Midway Atoll is a 2.4 square mile atoll, which is a ring-shaped coral reef, located in the North Pacific Ocean. The unorganized, unincorporated US territory is the only atoll or island in the Hawaiian archipelago that is not part of the state of Hawaii. Midway Atoll observes the Samoa Time Zone, which is 11 hours behind Coordinated Universal Time, and 1 hour behind the time zone observed in Hawaii. The atoll is inhabited by approximately 60 individuals, which include employees of the U.S. Fish and Wildlife Service and a small number of contract workers. Midway Atoll has been closed to public visitation since 2012 due to budget cutbacks, but had 332 visitors during its final year.
Midway Atoll is located in the North Pacific Ocean, roughly halfway between Asia and North America. The atoll is not considered part of the state of Hawaii as a result of the Hawaii Organic Act, which officially annexed Hawaii to the United States. The Hawaii Admissions Act, which identified all islands that Hawaii would inherit, excluded Midway Atoll, as well as Kingman Reef, Johnston Reef, and Palmyra Island.
Midway Atoll is approximately 2,200 nautical miles east of Tokyo, 2,800 nautical miles west of San Francisco, and is situated in the northwestern part of the Hawaiian Islands.
Midway Atoll is part of the Hawaiian-Emperor seamount chain, an undersea mountain range that includes volcanic islands, seamounts, and atolls, and stretches from the Aleutian Islands to Hawaii. Midway Atoll consists of a ring-shaped coral reef and numerous sand isles. The two largest islands in the atoll, Sand Island and Eastern Island, are inhabited by numerous seabird species.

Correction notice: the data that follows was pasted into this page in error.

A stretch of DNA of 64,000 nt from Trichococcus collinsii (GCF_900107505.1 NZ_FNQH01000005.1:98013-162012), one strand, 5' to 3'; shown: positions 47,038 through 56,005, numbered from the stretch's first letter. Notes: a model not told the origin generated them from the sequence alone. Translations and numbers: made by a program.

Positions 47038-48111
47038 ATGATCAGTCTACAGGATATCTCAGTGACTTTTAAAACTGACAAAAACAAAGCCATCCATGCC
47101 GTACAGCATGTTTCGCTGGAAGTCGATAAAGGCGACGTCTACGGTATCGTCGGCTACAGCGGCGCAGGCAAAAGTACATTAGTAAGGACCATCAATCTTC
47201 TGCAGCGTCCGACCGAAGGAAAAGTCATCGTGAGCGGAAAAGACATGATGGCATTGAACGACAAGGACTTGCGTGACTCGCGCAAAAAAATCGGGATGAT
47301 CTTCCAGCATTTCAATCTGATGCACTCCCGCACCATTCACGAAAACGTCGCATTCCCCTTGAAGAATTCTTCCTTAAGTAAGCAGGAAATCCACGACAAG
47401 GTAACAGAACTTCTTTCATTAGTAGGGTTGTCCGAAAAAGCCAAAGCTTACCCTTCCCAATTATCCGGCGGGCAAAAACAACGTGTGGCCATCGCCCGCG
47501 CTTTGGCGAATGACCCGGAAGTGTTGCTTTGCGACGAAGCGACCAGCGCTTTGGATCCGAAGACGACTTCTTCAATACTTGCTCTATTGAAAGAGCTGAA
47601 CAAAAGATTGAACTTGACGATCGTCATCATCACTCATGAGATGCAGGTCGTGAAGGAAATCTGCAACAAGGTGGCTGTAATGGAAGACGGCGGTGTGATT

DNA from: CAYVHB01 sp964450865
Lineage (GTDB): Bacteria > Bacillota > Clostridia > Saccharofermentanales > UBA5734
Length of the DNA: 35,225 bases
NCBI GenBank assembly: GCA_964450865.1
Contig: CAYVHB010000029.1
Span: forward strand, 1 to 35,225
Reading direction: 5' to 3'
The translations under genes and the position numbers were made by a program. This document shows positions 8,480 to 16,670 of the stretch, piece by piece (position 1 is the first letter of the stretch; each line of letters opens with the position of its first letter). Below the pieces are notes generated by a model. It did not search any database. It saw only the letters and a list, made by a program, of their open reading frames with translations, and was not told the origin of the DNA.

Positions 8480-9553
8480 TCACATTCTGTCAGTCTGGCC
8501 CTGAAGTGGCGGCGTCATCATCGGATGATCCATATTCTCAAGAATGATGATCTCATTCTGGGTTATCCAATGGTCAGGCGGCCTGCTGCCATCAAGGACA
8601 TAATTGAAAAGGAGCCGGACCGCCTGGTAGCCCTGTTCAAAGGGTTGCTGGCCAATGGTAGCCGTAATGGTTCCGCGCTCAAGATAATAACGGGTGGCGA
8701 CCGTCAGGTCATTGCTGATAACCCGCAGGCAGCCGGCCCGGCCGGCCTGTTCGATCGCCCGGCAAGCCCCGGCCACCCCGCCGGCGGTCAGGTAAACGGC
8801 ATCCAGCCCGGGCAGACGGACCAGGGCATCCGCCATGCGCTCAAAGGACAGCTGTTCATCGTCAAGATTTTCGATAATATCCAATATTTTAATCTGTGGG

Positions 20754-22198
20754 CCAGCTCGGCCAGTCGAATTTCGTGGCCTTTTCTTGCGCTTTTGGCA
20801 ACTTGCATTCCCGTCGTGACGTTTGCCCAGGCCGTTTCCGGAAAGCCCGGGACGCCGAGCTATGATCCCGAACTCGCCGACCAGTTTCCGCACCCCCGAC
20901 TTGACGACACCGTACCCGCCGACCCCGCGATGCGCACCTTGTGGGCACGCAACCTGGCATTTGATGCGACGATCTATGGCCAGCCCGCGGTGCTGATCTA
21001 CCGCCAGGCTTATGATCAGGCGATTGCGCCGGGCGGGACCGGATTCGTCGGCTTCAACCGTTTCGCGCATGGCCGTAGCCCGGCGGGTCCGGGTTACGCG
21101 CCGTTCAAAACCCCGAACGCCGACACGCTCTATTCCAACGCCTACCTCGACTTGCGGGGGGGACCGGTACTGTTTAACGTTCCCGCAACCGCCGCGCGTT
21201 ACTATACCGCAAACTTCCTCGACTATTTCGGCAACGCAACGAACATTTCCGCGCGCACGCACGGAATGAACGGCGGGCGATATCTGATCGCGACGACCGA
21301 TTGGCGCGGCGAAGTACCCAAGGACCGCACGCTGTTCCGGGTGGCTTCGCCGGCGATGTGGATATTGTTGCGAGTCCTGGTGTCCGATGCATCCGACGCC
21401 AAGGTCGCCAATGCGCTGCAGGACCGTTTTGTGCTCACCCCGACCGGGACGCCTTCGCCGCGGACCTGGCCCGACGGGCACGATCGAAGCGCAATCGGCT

Midway Atoll was created about 28 million years ago after lava flowing from a hotspot in the Earth’s crust created a volcanic island. Additionally, the islands were formed by shifting coral-sands inside the reef.
The atoll was discovered on July 5, 1859, by Captain N.C. Middlebrooks, of the sealing ship Gambia, who named it Middlebrook Island. Middlebrook claimed the atoll for the United States as part of the Guano Islands Act (1856), which allowed Americans to obtain guano from all uninhabited islands. Years later, Captain William Reynolds took formal possession of the atoll for the US on August 28, 1867, and its name was changed to Midway Atoll.
Flora and Fauna
The atoll is an important habitat in the region that serves as a breeding ground for about 17 seabird species. Numerous native seabird species live on Midway Atoll, including 39% of the black-footed albatross population, 70% of the Laysan albatross population, as well as a small number of short-tailed albatross. The U.S. Fish and Wildlife Service also relocated 42 endangered Laysan ducks to the atoll in an attempt to conserve the species.
There are approximately 250 species of marine animals in the 300,000 acres of surrounding and lagoon waters. Numerous invasive exotic plant species, such as ironwood trees, were introduced to Midway Atoll to act as windbreakers. In fact, 75% of the 200 plant species on the atoll are non-native.
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